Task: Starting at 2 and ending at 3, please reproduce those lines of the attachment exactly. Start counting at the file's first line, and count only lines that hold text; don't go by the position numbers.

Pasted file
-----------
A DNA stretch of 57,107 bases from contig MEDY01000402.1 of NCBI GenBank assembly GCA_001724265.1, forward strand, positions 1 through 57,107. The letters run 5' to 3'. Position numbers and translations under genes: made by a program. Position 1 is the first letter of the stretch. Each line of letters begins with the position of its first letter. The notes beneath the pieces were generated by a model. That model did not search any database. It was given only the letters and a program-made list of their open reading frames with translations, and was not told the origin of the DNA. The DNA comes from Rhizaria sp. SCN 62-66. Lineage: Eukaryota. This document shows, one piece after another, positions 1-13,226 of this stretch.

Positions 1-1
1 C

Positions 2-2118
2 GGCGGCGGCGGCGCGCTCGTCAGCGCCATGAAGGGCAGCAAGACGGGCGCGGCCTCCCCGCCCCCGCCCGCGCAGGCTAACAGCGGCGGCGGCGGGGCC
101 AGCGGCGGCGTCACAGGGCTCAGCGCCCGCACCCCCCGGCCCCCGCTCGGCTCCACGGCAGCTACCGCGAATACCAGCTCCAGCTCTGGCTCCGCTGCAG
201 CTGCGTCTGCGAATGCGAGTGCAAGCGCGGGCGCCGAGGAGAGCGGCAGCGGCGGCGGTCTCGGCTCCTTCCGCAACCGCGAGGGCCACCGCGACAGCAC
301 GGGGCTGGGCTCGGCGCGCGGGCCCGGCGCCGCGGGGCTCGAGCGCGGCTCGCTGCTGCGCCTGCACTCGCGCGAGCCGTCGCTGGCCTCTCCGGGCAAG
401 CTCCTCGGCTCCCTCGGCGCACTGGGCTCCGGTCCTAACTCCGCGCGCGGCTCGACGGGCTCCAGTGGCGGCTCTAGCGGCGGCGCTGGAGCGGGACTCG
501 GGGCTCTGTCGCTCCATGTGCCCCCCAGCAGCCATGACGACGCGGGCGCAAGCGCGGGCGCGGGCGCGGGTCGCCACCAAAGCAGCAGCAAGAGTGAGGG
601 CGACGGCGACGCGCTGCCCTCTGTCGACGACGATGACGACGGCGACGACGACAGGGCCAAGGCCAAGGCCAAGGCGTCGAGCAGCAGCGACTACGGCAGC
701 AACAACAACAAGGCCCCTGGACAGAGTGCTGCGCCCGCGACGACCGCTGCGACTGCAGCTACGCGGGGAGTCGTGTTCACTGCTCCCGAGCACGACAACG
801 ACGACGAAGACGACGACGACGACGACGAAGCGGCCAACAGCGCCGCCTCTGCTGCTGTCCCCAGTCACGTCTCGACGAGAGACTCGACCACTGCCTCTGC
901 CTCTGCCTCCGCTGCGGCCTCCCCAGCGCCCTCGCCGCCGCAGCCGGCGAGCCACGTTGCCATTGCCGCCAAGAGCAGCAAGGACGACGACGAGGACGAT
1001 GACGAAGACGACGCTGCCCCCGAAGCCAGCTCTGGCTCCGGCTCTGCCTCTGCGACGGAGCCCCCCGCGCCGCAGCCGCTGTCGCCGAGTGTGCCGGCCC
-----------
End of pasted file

Positions 1-1
1 C